Ontarians are donating tissue in record numbers. Organ donation, however, is down slightly.
According to Trillium Gift of Life Network, more people than ever donated tissue in 2018. The Ontario government’s organ and tissue donation and transplant agency reports there were 2,413 tissue donors last year — compared with 2,141 in 2017.
“A single tissue donor has the potential to help up to 75 people: a cornea transplant can restore sight, a skin graft can help burn patients, and a heart valve replacement can help a child with a congenital heart condition play and thrive,” Trillium said.
The number of overall organ donors decreased to 1,236 in 2018 from 1,286 in 2017.
Other findings in the report:
- 252,581 new registered organ and tissue donors
- 1,630 people were on the transplant waitlist as of Dec. 31, 2018
The agency credits the rise in tissue donation to “the expansion of routine notification to more hospitals, requiring the hospitals to notify Trillium Gift of Life Network when a patient has died.”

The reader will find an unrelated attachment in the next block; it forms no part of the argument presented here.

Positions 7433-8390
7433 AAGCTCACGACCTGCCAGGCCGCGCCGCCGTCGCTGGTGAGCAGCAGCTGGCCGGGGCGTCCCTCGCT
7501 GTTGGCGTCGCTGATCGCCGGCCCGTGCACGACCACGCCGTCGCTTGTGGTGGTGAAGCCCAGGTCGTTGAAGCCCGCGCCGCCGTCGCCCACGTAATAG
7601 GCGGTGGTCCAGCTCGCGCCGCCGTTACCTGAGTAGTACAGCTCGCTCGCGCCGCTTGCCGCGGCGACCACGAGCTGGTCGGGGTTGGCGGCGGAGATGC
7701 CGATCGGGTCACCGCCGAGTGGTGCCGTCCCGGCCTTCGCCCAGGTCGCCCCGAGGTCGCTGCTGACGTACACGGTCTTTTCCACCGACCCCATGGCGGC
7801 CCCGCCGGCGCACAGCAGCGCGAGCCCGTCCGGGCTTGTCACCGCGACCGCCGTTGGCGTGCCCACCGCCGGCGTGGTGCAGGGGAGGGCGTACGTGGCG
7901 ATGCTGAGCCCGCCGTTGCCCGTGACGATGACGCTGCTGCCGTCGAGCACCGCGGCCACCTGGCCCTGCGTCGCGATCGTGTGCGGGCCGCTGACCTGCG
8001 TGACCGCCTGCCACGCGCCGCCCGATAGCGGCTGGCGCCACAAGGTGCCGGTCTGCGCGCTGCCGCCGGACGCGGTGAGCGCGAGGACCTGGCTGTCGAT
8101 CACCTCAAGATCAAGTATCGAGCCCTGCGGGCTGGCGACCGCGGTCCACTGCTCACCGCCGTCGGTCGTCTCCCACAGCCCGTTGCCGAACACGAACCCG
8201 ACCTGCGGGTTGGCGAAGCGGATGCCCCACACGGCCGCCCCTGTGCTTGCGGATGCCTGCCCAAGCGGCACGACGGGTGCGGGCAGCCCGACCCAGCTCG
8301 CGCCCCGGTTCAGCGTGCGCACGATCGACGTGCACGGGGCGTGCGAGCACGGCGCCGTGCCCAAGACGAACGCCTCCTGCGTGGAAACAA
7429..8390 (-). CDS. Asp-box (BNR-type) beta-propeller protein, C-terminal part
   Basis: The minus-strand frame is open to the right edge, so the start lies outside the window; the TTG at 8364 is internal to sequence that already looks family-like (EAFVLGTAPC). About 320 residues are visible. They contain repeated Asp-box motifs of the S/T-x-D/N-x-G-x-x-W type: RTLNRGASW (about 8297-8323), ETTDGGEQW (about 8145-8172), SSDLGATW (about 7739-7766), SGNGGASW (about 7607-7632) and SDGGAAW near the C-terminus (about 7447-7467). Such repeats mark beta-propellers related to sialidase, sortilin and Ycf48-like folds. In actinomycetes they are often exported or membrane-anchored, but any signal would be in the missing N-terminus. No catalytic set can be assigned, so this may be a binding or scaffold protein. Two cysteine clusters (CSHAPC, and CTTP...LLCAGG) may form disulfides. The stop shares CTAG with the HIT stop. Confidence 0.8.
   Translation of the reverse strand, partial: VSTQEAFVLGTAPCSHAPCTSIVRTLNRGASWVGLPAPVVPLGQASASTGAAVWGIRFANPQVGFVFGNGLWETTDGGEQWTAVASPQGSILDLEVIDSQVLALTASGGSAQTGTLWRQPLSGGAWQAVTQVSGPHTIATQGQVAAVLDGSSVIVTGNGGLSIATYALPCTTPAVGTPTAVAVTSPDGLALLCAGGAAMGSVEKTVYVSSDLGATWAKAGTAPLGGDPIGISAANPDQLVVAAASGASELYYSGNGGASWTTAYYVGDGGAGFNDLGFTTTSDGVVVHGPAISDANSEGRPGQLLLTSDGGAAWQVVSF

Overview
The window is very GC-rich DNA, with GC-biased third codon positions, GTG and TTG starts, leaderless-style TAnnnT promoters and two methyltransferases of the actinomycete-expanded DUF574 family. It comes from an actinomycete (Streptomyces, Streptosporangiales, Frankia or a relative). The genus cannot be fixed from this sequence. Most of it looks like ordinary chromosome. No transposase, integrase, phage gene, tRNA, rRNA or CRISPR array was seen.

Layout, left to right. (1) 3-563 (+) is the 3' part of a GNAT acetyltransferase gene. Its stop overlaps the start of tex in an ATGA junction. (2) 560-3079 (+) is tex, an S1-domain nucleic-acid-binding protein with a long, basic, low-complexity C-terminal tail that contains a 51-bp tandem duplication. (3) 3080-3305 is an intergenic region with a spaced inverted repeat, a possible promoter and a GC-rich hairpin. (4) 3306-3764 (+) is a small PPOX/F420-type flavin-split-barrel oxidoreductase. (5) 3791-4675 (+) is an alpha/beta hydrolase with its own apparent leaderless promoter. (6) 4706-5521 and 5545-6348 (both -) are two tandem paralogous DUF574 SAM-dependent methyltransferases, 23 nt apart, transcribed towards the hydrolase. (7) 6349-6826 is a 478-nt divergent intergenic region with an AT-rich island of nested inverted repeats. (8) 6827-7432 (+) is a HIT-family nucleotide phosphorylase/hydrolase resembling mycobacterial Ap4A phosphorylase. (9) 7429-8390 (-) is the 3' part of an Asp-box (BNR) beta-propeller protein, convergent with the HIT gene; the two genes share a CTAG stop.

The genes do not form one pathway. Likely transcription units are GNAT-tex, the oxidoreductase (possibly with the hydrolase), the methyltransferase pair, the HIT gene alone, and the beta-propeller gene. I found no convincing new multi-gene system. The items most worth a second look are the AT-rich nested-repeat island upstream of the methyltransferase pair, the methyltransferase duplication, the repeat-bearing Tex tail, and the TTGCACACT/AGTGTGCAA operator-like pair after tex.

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It appears heart transplant patients waited fewer days on average, as well. The report claims a 42 per cent decrease in the average wait time in one year alone, 120 days in 2018 down from 214 days in 2017.
“Because someone took two minutes to register as a donor, and because a family made the selfless decision to donate their loved one’s organs and tissues, the lives of many Ontarians were forever changed in 2018,” says Ronnie Gavsie, president and CEO, Trillium Gift of Life Network, in a media release. “But despite all the progress, it is not enough. Every three days someone dies waiting for an organ transplant.”
As of Dec. 31, 2018, the province is reporting 4.2 million people have registered their consent to organ and tissue donation. That’s a 126 per cent increase over the last 10 years.